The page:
Two Sydney entrepreneurs are on a mission to help budding founders transform disruptive ideas into fully functioning startups.
AJ Awan and Reuben Schwarz, the founders of Judo Chop, have launched a new smartphone app, Idea Kick, to help users execute on their ideas.
“We think Idea Kick is that gateway drug into the startup world,” Awan tells StartupSmart.
With many traditional jobs on the brink of extinction, Awan says more and more people should be thinking like startups to stay ahead and survive in this transformative age.
After being approached by many people with ideas but no idea how to execute on them, Awan and Schwarz created Idea Kick to help.
“We’ve built a simple methodology and we’ve distilled them down to three core things,” Awan says.
The app helps users develop new business models by exploring what exactly they want to deliver as a product or service to a customer, defining what the value may be and figuring out how they will make money from it.
In addition to developing new business ideas, the app helps users identify revenue streams whether that’s advertising, usage charges or a subscription model, and delivery methods such as couriers or even drones.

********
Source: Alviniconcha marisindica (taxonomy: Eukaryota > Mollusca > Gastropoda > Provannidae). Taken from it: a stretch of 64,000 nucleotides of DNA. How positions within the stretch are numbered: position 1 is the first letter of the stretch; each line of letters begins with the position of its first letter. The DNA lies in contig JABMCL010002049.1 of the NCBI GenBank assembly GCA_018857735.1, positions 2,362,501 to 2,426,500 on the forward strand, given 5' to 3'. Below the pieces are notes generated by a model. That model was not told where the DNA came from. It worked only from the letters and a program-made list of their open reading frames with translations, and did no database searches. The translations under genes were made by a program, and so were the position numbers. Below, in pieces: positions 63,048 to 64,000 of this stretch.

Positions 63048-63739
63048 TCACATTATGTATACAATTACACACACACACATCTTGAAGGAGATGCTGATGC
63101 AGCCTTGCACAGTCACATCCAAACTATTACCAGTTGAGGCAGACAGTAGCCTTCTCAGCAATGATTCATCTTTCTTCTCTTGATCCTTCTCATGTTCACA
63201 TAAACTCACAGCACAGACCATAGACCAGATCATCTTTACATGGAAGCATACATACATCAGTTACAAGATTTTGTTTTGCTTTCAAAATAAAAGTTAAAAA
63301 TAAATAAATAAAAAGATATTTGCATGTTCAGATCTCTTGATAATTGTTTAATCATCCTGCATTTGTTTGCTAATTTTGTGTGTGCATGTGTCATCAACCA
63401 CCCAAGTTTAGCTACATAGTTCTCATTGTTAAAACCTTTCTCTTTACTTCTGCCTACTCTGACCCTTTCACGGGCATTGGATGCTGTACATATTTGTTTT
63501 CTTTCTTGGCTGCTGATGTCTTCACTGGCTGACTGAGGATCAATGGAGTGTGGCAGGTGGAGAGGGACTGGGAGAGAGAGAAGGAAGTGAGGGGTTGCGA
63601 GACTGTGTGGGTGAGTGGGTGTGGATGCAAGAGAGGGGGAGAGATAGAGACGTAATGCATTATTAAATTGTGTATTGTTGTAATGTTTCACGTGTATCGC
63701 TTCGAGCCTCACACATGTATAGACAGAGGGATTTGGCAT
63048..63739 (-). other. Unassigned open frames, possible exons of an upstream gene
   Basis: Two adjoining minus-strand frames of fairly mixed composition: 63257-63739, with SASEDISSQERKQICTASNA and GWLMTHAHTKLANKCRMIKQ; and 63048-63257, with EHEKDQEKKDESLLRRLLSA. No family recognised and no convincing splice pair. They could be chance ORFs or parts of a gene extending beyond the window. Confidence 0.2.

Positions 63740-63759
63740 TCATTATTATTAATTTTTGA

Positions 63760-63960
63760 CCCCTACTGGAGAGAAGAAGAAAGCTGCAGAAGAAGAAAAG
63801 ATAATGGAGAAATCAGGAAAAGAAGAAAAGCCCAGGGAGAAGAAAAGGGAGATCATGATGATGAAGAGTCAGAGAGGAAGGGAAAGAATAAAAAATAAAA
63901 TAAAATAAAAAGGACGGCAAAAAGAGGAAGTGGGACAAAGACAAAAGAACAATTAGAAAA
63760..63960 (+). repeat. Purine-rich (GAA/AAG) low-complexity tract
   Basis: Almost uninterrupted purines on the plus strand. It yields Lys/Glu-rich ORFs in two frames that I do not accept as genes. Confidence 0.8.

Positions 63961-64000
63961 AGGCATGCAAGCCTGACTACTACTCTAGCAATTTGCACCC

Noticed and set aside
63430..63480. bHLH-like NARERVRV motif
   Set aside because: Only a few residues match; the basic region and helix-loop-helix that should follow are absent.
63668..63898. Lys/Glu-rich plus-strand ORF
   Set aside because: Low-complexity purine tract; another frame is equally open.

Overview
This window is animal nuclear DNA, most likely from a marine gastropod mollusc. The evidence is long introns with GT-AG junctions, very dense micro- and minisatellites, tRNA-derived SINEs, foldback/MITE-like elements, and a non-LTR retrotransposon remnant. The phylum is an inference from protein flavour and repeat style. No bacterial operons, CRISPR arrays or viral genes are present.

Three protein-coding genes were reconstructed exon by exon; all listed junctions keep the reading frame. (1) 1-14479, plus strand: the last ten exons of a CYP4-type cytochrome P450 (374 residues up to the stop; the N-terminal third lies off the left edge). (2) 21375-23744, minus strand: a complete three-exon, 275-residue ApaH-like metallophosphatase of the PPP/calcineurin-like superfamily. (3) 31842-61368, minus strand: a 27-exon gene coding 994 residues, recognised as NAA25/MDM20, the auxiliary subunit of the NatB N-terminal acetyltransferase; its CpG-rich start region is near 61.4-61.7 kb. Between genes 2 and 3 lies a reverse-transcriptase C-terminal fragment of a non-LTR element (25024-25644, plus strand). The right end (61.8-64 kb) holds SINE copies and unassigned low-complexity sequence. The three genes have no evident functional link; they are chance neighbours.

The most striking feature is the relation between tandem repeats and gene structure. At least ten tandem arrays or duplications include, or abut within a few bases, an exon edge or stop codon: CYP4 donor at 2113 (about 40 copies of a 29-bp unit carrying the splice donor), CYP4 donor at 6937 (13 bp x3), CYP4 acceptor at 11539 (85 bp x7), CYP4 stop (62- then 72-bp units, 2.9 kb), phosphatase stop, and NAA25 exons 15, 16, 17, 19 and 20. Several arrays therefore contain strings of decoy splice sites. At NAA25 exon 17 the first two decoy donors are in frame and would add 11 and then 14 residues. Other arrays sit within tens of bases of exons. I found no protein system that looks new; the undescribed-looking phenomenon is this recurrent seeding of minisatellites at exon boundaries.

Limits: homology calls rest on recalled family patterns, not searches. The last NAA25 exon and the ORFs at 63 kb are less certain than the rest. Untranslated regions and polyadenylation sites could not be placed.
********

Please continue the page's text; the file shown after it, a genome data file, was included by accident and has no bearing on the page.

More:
Idea Kick then gives users action steps to start getting their idea up and running in the real world.
The entrepreneurs have developed about 50 “next steps” based on their own expertise and research of what successful startups have done.
“We distilled that knowledge and put that into something that’s easy and bite sized,” Awan says.
The app also has a feature that takes a user’s idea and feeds back a random business model.
Awan’s friend tried this and came up with a burger beach delivery service for surfers.
“A service where surfers can order burgers and they can have the burgers delivered on a beach towel,” he says.
With the growing popularity of hackathons in mainstream society, Awan says there is great opportunity for their app to be employed at events like these and the thousands of startup thinkers that attend.
“All these people could be using something like Idea Kick,” he says.
Idea Kick is free to use, with a premium upgrade option released recently for $1.49.
Since then, it has had more than 100 downloads and while Awan hopes it will be downloaded as many as 15,000 times by the end of the year, he says his main goal is to inspire users to follow through with their new and exciting ventures, and become change-makers in their own right.
“What I really care about is that people actually take this and it gets used for something,” he says.